He also expects a sovereign debt crisis to hammer Europe and the US, saying America's plight exceeds the dire situation of PIIGS countries (Portugal, Italy, Ireland, Greece and Spain), citing the Bank of International Settlements (the central bank of central bankers) saying US debt will hit 400% of GDP, more than triple Greece's burden at 129% that plunged the country into (undeclared) bankruptcy. Indeed the worst for America is yet to come.

America Is Already Bankrupt

Boston University Economics Professor Laurence Kotlikoff explains it in his August 10 article, titled "US Is Bankrupt and We Don't Even Know It," saying:

"Let's get real. The US is bankrupt. Neither spending more nor taxing less will help the country pay its bills." What's needed, he says, is reengineering the economy by "radically simplify(ing) its tax, healthcare, retirement and financial systems...." Revitalization depends on it with unfunded liabilities topping $110 trillion and growing. Even the IMF is worried, saying "closing (America's) fiscal gap requires a permanent annual fiscal adjustment equal to about 14 percent of US GDP," meaning, of course, from working households, not corporate interests or national security, the most glaring areas needing reform.

The fiscal gap represents "the difference between projected spending (including debt service) and projected revenue in all future years. (It's) the government's credit-card bill and each year's 14 percent GDP is the interest on that bill."

When it's not paid, it increases the balance owed. And each trillion the Fed prints bailing out bankers compounds it. Make them pay, not the public they robbed, starting with shutting them down, breaking them up, seizing their assets, and nationalizing them for the collective good.

Kotlikoff is scary saying "Uncle Sam's Ponzi scheme will stop, (perhaps) in a very nasty manner," citing three possibilities:

  1. massive benefit cuts on retirees;
  2. huge tax increases hitting working Americans hardest, and/or
  3. printing vast amounts of money ad infinitum until debt overload crashes the economy eventually.

Calling America "Worse than Greece," he believes "Most likely we will see a combination of all three responses with dramatic increases in poverty, tax(es), interest rates and consumer prices," the path we're on heading us for the worst of all possible worlds.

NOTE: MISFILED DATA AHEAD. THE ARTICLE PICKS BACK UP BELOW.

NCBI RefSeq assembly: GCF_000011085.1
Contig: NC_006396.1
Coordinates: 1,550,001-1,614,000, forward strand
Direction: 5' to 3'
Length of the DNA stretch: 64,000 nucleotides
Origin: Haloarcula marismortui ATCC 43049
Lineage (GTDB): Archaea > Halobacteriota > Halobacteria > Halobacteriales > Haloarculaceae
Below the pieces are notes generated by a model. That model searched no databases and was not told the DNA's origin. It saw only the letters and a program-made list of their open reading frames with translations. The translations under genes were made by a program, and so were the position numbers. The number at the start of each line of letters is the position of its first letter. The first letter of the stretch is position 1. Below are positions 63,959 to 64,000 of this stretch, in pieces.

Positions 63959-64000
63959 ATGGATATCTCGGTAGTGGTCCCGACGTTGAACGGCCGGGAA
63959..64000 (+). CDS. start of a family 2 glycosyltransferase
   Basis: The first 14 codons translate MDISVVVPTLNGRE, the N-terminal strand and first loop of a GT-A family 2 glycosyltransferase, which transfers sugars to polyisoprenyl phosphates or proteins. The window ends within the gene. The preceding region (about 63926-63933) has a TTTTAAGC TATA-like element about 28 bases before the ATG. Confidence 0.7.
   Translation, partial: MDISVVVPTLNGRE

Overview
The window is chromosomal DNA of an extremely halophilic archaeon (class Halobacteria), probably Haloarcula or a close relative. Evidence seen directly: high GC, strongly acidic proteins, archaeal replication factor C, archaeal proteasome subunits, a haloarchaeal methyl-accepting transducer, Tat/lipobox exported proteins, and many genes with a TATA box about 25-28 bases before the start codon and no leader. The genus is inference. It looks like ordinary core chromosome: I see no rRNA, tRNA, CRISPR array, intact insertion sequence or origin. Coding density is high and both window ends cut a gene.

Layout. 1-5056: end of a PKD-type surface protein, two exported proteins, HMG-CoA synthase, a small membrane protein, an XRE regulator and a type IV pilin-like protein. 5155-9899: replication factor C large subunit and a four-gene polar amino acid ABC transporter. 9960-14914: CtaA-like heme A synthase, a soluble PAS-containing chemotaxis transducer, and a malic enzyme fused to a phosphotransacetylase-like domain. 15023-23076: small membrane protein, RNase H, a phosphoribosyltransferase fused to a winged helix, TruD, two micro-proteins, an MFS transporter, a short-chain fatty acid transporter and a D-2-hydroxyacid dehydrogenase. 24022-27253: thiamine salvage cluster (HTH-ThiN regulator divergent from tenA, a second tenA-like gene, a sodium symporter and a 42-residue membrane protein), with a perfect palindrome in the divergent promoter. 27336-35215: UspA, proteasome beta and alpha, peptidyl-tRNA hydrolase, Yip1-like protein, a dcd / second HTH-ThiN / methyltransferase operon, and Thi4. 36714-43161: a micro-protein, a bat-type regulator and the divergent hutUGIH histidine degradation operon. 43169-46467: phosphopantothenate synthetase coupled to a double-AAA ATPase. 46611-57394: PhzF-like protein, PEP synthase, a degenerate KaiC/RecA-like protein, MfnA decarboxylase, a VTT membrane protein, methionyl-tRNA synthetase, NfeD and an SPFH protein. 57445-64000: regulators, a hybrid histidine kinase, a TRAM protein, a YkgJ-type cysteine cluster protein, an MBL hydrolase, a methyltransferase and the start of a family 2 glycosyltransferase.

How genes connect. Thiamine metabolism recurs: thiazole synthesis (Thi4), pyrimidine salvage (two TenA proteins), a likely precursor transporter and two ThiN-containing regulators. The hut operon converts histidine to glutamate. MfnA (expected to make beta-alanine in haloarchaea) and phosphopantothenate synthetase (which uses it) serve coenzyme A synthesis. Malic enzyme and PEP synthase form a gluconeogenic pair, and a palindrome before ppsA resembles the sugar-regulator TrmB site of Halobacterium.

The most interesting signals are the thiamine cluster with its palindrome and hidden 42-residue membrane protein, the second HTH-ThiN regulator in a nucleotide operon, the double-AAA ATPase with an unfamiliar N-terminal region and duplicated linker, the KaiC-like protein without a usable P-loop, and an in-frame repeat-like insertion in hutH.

Based on the latest Congressional Budget Office (CBO) data, he calculates a $202 trillion fiscal gap - "more than 15 times the official debt" because Congress "label(s) most of its liabilities 'unofficial' to keep them off the books, (out of sight) and far in the future" to concern other officials, not them. Labeling, of course, isn't fixing. It's just concealing unpleasant realities, letting others, not them, face the music in out years.

Current federal revenue totals $14.9% of GDP, the IMF saying that closing it requires "an immediate and permanent doubling of our personal-income, corporate and federal taxes as well as the payroll levy set down in the Federal Insurance Contribution Act."

Such policy would produce a 5% surplus this year, the IMF prescribing ad infinitum fiscal austerity, saying delay will make it tougher ahead. "Is the IMF bonkers?" Not at all, just preferential, wanting workers, not special interests hit hardest, the way it's raped and mauled economies for years, serving capital, not people, now aiming at America, the biggest plum of all ripe for plucking with millions of vulnerable households, easy pickings for the powerful, harming, not relieving their needs by:

Indeed let's get real. Bad policy begets bad results, and bad solutions makes it worse. For sure, America is "broke and can no longer afford no-pain, all-gain 'solutions.' "

It needs responsible ones, too many to list, but here's a few:

Responsible policies, all of the above and more, will reinvigorate America. The unsustainable fiscal crisis is reason enough to do it.


Stephen Lendman

Stephen Lendman lives in Chicago and can be reached at lendmanstephen@sbcglobal.net. His blog is sjlendman.blogspot.com.

Listen to Lendman's cutting-edge discussions with distinguished guests on the Progressive Radio News Hour on the Progressive Radio Network Thursdays at 10AM US Central time and Saturdays and Sundays at noon. All programs are archived for easy listening.

Mr. Lendman's stories are republished in the Baltimore Chronicle with permission of the author.



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This story was published on August 27, 2010.